In 2010 Pope Benedict XVI beatified John Henry Newman upon authentication of a first miracle in which a man was healed of an incurable spinal disease by the benefits of the Venerable Newman’s intercessions. Last year, a woman with unstoppable bleeding was cured through the intercessions of the Oxford convert. And so, with two authenticated miracles, Pope Francis will canonize Saint John Henry Cardinal Newman this Sunday, October 13, 2019 — and his Feast will be celebrated by the universal Church on October 9th in perpetuity.
Yet it is important to note, for the whole watching world, that it is God who makes saints. The Catholic Church, and the successor of Saint Peter as Christ’s Vicar, has been given keys to heaven, and a sacred deposit of faith by which to make true judgments, to recognize the actions of God in time. It does this also by tests of virtue and sanctity, and most especially by way of miracles.
What sort of evidence is a miracle, and why should we need that sort of evidence to confirm a saint? In the early church, it was commonly said that what makes Christianity so credible is its very incredibility. Indeed, it is often the case that people come to believe that Christianity is true because of the most incredible things. It is incredible to think of Christ turning water into wine, healing a hemorrhaging woman, governing the canonization of scripture, making possible the witness of the martyr, or miraculously healing others through the agency of Christ’s servants, that is, out of the prayers of saints in heaven.
The whole of Christianity may be understood as the miraculous presence of God in our time. The saint and the miracle converge as incredible public signs which make credible the claim that Christianity is not a mere human construction but the power and wisdom and presence of the one true God, active in history.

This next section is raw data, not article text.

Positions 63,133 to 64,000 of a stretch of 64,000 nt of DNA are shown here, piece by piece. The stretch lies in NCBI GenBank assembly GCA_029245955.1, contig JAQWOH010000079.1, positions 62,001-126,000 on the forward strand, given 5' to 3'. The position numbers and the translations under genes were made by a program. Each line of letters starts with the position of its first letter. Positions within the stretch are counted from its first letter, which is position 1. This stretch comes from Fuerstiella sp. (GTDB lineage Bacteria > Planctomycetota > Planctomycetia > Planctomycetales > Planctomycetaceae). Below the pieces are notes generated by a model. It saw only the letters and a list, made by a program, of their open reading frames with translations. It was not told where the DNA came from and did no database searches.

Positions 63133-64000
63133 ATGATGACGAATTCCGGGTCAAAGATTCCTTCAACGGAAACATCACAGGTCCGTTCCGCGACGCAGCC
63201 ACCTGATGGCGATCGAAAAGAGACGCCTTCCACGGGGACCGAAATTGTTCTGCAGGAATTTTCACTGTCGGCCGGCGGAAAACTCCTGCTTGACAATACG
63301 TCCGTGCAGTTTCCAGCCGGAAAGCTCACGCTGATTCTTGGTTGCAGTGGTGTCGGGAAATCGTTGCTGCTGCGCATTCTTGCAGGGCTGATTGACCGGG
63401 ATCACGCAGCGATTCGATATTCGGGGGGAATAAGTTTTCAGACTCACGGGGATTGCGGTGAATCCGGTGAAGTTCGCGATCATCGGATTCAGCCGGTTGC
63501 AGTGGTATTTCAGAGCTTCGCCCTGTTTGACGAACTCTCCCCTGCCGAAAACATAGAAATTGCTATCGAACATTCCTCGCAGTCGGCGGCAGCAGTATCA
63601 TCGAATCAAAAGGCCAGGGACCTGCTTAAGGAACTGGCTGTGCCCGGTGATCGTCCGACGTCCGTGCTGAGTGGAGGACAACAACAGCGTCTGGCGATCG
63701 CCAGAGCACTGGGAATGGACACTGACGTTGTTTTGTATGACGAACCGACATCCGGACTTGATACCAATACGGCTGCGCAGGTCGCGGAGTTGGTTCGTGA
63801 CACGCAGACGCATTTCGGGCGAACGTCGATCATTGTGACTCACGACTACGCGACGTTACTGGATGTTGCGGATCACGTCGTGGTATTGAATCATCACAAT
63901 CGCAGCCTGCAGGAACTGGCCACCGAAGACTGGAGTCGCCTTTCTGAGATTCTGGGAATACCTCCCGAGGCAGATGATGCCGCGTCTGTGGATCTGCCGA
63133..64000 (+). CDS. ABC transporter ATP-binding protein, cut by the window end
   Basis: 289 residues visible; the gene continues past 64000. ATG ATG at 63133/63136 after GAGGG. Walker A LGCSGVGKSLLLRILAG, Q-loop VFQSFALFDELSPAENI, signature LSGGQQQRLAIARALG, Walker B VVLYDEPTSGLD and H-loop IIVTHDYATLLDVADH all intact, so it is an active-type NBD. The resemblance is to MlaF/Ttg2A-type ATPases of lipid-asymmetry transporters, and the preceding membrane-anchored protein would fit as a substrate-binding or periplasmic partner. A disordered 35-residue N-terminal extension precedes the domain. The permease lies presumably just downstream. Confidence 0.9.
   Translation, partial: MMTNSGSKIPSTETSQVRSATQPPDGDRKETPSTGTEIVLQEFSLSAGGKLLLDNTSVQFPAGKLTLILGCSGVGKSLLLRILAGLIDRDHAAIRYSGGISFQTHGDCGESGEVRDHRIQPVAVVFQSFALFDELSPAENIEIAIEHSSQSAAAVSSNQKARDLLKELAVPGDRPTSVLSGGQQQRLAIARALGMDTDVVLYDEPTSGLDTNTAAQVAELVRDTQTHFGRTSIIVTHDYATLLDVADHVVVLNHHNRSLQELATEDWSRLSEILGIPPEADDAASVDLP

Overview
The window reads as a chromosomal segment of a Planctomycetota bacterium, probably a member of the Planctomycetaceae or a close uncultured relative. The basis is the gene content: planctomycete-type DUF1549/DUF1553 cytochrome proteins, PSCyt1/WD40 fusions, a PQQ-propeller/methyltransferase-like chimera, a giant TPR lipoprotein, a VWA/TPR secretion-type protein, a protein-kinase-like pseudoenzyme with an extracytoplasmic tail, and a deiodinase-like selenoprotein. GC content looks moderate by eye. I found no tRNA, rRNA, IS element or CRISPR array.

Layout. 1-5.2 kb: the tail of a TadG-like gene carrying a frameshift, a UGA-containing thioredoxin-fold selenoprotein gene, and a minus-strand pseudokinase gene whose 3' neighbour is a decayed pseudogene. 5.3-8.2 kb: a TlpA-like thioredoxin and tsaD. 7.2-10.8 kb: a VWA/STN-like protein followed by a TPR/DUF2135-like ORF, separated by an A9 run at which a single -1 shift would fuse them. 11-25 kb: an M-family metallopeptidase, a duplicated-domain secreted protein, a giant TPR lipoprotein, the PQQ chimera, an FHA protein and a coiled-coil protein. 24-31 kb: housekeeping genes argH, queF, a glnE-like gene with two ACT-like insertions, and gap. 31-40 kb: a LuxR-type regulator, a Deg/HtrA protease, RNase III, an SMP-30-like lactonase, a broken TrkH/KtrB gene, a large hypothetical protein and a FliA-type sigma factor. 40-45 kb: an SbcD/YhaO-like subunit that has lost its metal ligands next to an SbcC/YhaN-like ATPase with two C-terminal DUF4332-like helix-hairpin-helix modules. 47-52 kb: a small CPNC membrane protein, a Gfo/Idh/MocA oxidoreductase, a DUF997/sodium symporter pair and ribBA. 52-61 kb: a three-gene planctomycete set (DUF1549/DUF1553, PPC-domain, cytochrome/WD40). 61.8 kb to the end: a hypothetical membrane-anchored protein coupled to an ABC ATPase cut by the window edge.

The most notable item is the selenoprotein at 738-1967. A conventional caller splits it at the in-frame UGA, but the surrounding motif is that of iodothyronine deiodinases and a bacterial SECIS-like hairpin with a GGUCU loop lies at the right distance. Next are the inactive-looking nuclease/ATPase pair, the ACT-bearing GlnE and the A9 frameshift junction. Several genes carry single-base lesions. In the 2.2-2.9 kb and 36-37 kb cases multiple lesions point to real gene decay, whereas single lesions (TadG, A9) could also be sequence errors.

The great blaze of publicity for Saint John Henry Newman will rightly attend to his life and works, his virtue and sanctity. But his life, it must be said, is a miraculous sign which points to its divine cause. What the miracle of his converted life, and the miracles effected by his prayers, show us is not simply the man, but God through the man.
Since the early church, the relics of the martyrs, and the prayers of the saints, have all been inextricably united to the miracle of miracles, Jesus Christ, true Man and true God. It is by this graced union to the Lord that we may see John Henry Newman as he is, as sanctified, deiform, an agent of God’s active power and presence with us now, and for all eternity.
Every person, old and young, lay and clergy, believer and unbeliever, who watches the canonization of John Henry Cardinal Newman this Sunday will not simply be watching the end of a process of canonization. They will be witnesses to God. God is present in history, God is at work in His Church, and God is at work among the citizens of His City on pilgrimage.
What does it prove? What does the world care of Saint John Henry Newman? It proves something incredible. It proves by miraculous signs that the Church then is the Church now, and that God will not cease to gather a people unto Himself until the end of time. And it is by such incredible signs that Christianity is now, and shall always remain, credible.
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